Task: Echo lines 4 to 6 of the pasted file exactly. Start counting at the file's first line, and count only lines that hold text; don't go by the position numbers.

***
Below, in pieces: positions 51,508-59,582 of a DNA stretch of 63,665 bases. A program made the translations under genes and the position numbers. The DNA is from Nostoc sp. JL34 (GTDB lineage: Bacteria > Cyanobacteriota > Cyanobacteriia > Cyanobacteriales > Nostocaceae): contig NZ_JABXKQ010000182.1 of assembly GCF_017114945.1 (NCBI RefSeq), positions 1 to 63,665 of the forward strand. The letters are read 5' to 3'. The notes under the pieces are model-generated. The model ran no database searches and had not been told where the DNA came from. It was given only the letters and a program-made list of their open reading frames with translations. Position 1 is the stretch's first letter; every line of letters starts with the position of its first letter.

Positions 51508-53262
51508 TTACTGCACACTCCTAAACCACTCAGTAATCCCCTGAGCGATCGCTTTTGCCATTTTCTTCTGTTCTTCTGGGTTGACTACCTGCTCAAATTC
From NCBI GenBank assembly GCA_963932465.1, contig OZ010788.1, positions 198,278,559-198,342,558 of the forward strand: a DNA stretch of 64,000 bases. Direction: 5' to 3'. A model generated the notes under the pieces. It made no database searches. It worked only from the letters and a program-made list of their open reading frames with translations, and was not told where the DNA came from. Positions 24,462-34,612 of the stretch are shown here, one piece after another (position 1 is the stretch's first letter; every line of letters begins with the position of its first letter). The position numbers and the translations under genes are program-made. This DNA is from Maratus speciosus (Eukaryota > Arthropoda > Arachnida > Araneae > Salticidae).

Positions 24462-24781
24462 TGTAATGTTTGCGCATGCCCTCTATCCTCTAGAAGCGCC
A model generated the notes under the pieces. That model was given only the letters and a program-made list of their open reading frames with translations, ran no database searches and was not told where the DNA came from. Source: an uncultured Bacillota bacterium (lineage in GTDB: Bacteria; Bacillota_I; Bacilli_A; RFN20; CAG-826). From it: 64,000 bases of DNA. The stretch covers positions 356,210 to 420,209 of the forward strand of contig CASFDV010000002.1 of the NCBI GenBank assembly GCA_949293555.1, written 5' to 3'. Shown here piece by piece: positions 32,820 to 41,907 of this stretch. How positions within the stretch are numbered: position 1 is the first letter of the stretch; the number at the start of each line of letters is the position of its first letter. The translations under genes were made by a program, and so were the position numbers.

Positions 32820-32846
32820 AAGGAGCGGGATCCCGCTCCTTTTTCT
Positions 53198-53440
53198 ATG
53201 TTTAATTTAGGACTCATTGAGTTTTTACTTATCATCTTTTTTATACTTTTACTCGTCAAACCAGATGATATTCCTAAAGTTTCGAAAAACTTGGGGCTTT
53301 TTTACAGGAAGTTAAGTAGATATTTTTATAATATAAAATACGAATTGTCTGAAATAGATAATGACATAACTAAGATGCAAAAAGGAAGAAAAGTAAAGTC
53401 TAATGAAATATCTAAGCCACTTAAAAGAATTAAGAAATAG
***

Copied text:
From NCBI GenBank assembly GCA_963932465.1, contig OZ010788.1, positions 198,278,559-198,342,558 of the forward strand: a DNA stretch of 64,000 bases. Direction: 5' to 3'. A model generated the notes under the pieces. It made no database searches. It worked only from the letters and a program-made list of their open reading frames with translations, and was not told where the DNA came from. Positions 24,462-34,612 of the stretch are shown here, one piece after another (position 1 is the stretch's first letter; every line of letters begins with the position of its first letter). The position numbers and the translations under genes are program-made. This DNA is from Maratus speciosus (Eukaryota > Arthropoda > Arachnida > Araneae > Salticidae).

Positions 24462-24781
24462 TGTAATGTTTGCGCATGCCCTCTATCCTCTAGAAGCGCC